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The Texas Revolution to the Seventh State of the Confederacy by Dr. Richard Lee Montgomery

The Texas Revolution to the Seventh State of the Confederacy
by
Dr. Richard Lee Montgomery

Here are some highlights in history that you might remember about Texas. It would be in January of 1823, Stephen Fuller Austin received a grant from the Mexican government, with a recommendation from General Don Anastasio Bustamante to begin colonization 1 in the region of the
Brazos River. The new Constitution of 1824 gave Mexico a republican form of government. 2 However, this new constitution failed to define the rights of the states within the republic, including Texas. On April 6, 1830, relations between the Texans and Mexico, reached a new low when Mexico forbid further emigration into Texas, by settlers from the United States. 3

From her book entitled Texas, published in 1836, Mary Austin Holley gives us a fuller picture of what is happening. It says, “The Mexican government have at last discovered that the enterprising people who were induced to remove to Texas by certain promises and guaranties, have by their labors given value to Texas and its lands. An attempt is therefore now made to take them from us and to annul all those guaranties, and we are ungrateful because we are not sufficiently ‘docile’ [agreeable] to submit to this usurpation and injustice as the ‘docile’ [agreeable] Mexicans have in other parts of the nation.” 4 Point is, the Mexican government is not keeping their word.

On June 26 1832, the first casualties in Texas’ relations with Mexico happened. It is called the Battle of Velasco. After several days of fighting, the Mexican soldiers of one-hundred and twenty five,  under Colonel Domingo de Ugartechea [oo-ghar-te-KEY -a] were forced to surrender.

On September 28, 1835,  “The first blow was struck in the cause of Liberty on the 28th at Gonzales, the Lexington of Texas. Ugartechea [oo-ghar-te-KEY-a], the military commandant of Bexar, sent a demand to the Gonzales for the delivery of a brass six pounder which he had learned was deposited in their town. They returned for answer that the gun originally belonged to the king of Spain, but had been captured and now belonged to Republican Mexico—that they held it as the property of the confederation, but did not recognise any right or title in centralists to lay claim to it. On this answer being reported to Ugartchea, he ordered out a detachment to take the gun by force. The detachment marched immediately and attacked Gonzales, but were bravely met, repulsed and compelled to retreat without having gained their object.” Thus begins the revolution. 6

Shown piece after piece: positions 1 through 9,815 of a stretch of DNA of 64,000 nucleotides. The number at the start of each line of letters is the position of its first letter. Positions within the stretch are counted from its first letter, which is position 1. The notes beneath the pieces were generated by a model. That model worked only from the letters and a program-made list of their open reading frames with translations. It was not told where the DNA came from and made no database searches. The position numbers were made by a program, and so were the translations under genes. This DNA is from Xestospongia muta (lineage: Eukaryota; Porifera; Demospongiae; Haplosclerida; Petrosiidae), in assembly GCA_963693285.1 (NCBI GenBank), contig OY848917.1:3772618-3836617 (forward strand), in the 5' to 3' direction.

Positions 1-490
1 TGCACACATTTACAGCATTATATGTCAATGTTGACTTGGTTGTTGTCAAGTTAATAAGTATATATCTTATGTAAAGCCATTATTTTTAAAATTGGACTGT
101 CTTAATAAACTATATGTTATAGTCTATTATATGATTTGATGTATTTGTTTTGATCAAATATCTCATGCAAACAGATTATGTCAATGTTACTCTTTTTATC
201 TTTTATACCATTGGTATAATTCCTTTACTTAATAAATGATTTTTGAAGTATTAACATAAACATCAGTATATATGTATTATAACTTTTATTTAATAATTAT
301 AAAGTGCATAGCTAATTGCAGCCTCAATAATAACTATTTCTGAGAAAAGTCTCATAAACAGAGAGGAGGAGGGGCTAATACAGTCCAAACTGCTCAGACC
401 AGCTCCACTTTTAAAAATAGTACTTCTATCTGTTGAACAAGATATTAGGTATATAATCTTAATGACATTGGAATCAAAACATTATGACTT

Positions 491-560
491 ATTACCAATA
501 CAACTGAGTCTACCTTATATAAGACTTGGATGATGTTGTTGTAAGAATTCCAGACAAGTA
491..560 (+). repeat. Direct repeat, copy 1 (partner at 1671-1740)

“On the 9th of this month [October, 1835] the town of Goliad, an old Spanish town containing a Mexican garrison commanded by Col. Francisco Sandoval was attacked by a company of Texans 52 strong, under Capt. [George] Collinsworth, and captured. The place was taken in thirty minutes by storm at the hour of midnight. The fruits of this enterprise, 21 prisoners, 1 colonel commandant, 1 captain, 2 lieutenants and 19 privates. A considerable quantity of arms, 2 brass field pieces, 300 stand of muskets and ten thousand dollars worth of public stores fell into the hands of the victors. 
The  Mexicans lost 3 killed and 7 wounded, the Texans had 1 man wounded.” 7 In the same month on the 28th – James [Jim] Bowie, James [Walker] Fannin and 90 Texans defeated 450 Mexicans at the Battle of Concepcion – near San Antonio. It was said that it
“was one of the most brilliant achievements of the war.” 8 “On the 5th, [Saturday] Col. Milam with a party of 300 volunteers made an assault upon the town of Bexar. ... On Tuesday the brave Milam who was the leader of the expedition received a rifle ball and fell in the cause of Liberty, to rise no more. ... On Wednesday night Col. Ugartechea effected an entrance into the Alamo with a reinforcement of about 300 men.
The Black Flag was raised by Gen. Cos, who fought with a desperation worthy of a better cause, but in vain. The unconquerable Texans with their equally brave auxiliaries from the United States, were not to be dislodged, and the battle raged with tremendous fury, adding however, fresh courage and hopes to the Texans every minute, while terror and despair were fastening upon the enemy. At length dismayed and disheartened with the contest, instead of the Black Flag, the vain emblem of their savage cruelty, they were compelled to raise the signal of submission.” 9

Then – “In the fall and winter of 1835 this city, then occupied by Mexican troops under the command of General Cos, was besieged by a body of Texians, composed mostly of volunteers and militia. After some time, on the 5th of December, the city was assaulted and taken by the troops of Colonel Milam, who fell in the engagement. The enemy fled across the creek and took possession
of the Alamo. Here, though reinforced by a considerable body of troops, after several days of severe fighting, General Cos surrendered the fortress and all its contents to General [Edward] Burleson, an officer of militia commanding the volunteer forces of Texas. Thus the strongest post of the Mexicans in Texas fell into the hands of the troops of the new republic.” 10 Three months later, “The first day of March came on, and the Convention assembled in the Town of Washington. Richard Ellis was chosen President of the body. On the second day of its session, a Declaration of Independence was adopted, and by the 17th of March a National Constitution was framed and signed.” 11